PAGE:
We continue our look into the fashion sense of the Friday the 13th series by focusing on the cast of characters presented in the aptly named Friday the 13th Part 2 (please see our first article for a look at the original film). Featuring one of the best dressed final girls of the series as well as Jason in the iconic “bag-head” costume, this should be a lot of fun.
Corey: Here we have Alice, the previous film’s final girl, relaxing at home. Add a puffy, stitched Santa Claus head with blinking eyes or a bunch of candy canes to that jumper and you have the perfect Christmas outfit. For an infant. Or, if you left it as-is, maybe a terrier.
Jon: Her outfit does have a nauseatingly Christmas-green color, but I think she’s really going for the rustic pickle look, which she’s hoping will drive all the local farm boys at Camp Crystal Lake wild. Also, I think she secretly enjoys smelling her own armpit.
A GIRL: Alice has thrown herself to her bed in tears because she can’t get her Christmas Cthulhu costume quite right. The not-found-in-nature shades of green are spot on, but she hasn’t quite found the optimal balance between festivity and dread.
Jon: “Nobody will sleep with me…wah wah wah wah. My hat’s too small for my head…wah wah wah wah. Jason’s out to get me…. wah wah wah wah. So I think I’ll just stay in this here bed. ‘Cause I got the blues. I got them old Camp Crystal Lake blues again.”
Corey: I think he’s singing an unrequited love song to his hat that ends with a verse expressing a secret wish for some sleeves.
A GIRL: This hat cries out to be paired with a tweedy, leather-elbowed jacket. This hat dreams of a day it will be jauntily worn to the fox hunt or the afternoon garden party. This hat is destined for sad, grey, sleeveless disappointment, accompanied by a lonesome harmonica tune.
Corey: I’m not sure I can explain why precisely, but Paul’s outfit and stance make me imagine the phrase “Oh, Snap!” said in a sassy tone. Also, that’s not a name on that jersey, that’s a shitty Scrabble hand.
Jon: Friday the 13th Part 2 leaves us with so many unanswered questions. Why is Bo Duke holding that piece of paper? Why is Horshack in a wheelchair? Why are they both in this film?
A GIRL: This guy has a big future in romance novel covers. I can only imagine that he is helping his pal prepare for a woodsy performance of Rear Window, since those are obviously script notes in his hand.
Corey: The Friday the 13th films always feature some familiar stereotypes (e.g., the unpopular clown, the slut, the virgin, etc.). But really? Paul is the best out-in-the-woods-rugged-but-handsome-Marlboro-man character the film could muster? I don’t care how many buttons he leaves undone or how many flannel shirts he owns, no outfit is going to stop him from tripping my gaydar.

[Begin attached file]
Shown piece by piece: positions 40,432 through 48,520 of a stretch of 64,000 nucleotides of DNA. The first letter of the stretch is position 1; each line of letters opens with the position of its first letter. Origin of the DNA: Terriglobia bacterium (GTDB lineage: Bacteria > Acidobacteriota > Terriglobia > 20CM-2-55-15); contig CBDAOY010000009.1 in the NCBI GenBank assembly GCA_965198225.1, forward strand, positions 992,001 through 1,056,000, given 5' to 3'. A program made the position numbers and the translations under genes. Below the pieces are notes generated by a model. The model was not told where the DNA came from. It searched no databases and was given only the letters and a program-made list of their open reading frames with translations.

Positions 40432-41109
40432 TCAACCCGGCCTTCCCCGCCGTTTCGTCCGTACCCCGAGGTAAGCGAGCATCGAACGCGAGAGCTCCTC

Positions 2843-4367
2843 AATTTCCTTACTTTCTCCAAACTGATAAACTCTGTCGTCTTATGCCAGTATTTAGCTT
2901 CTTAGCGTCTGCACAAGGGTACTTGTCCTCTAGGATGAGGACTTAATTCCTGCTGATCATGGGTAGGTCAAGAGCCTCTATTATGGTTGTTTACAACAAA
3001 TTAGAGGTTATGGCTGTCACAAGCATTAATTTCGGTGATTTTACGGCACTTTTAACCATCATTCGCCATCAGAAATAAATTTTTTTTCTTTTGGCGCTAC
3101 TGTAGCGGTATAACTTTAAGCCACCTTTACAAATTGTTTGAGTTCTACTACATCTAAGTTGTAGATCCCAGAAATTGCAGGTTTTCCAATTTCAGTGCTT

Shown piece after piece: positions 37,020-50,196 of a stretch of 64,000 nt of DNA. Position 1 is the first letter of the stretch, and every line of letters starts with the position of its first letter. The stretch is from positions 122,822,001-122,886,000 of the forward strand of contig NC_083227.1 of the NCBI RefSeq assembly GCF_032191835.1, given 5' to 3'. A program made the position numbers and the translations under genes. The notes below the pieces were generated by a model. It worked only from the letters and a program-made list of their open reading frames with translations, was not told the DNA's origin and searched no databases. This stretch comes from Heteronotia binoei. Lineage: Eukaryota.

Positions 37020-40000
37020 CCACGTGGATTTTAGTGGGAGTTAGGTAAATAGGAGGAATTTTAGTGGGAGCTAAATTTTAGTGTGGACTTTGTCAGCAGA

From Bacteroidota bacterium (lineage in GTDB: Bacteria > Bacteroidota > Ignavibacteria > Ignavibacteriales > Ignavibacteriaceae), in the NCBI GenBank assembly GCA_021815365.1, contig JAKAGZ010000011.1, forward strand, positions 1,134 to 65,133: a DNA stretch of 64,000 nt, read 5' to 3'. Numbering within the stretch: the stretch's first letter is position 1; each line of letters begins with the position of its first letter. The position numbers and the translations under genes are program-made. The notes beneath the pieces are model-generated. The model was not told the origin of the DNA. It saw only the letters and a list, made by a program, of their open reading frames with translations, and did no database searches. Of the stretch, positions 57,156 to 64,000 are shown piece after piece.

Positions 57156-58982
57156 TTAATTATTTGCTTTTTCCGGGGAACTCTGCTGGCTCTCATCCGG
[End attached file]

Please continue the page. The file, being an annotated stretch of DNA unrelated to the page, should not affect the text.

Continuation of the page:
Jon: I agree. The ONLY thing preventing Paul from becoming Fred from Scooby Doo is an ascot.
A GIRL: This is a good example of how the right clothing and accessories can really let a man express his personality and mood. The first outfit, with turtleneck and rolled up sleeves, says, ‘Let’s share a bottle of wine and then I will molest you,’ while a sportier look with a convertible accessory says, ‘Let’s go for a drive and then I will molest you.’
Corey: Jordache’s amazing new “Flat Polygon Crotch” jeans. There also seems to be an armpit theme in this film that had gone unnoticed by me until now.
Jon: My god you’re right. There are really too few sleeves in this movie. It’s as if they’re all taking their fashion cues from Larry the Cable Guy.
A GIRL: She is posed as if they are about to break out into a dance routine. The other dancers are waiting just out of view, ready to bounce in and show off their high waisted jeans and multicolored tank tops. They will surround the man, and through their interpetive movements convince him to exchange his homemade, impromptu sleeveless shirt for a genuine, possibly polyester one.
Corey: While not initially apparent to everyone, Terri is one of the more sympathetic characters in the film, what with her tragic background of poverty and everything. Here you can see that she’s forced to wear the same clothes from when she was a toddler.
Jon: Who wears short shorts? SHE wears short shorts!
A GIRL: When I was A little GIRL, I had a Barbie and her little sister Skipper, and many fabulous outfits for each. This look is similar to what happened when Barbie borrowed Skipper’s clothes.
Corey: With his dreamy eyes and Tom Cruise-esque smile, Scott is letting us know that nothing says “I’m a sophisticated GQ man” like a black satin shirt, perfectly styled hair and a slingshot for launching rocks at other people’s asses.
Jon: I want to paint a pencil thin moustache on him, put him in a big Mariachi hat, and have him say: “Hello, beautiful. My name is Zorro. Women love me. Men fear the might of my slingshot.”
A GIRL: I don’t quite understand what’s going on in this shot. Is he trying to accessorize with the plant, using it as a scarf or ascot, or is he merely trying to cover up an embarrassing trouser situation?
Corey: Ted is the aforementioned “clown” character in the film, but with a twist. For some reason he’s actually fairly popular amongst the rest of the counselors. This doesn’t excuse him from the fashion rules of the clown/prankster stereotype though, which disallow the wearing of anything that doesn’t cause a loss of dignity (e.g. those white socks pulled almost to knees and the fact that he’s wearing deer skins after Labor Day).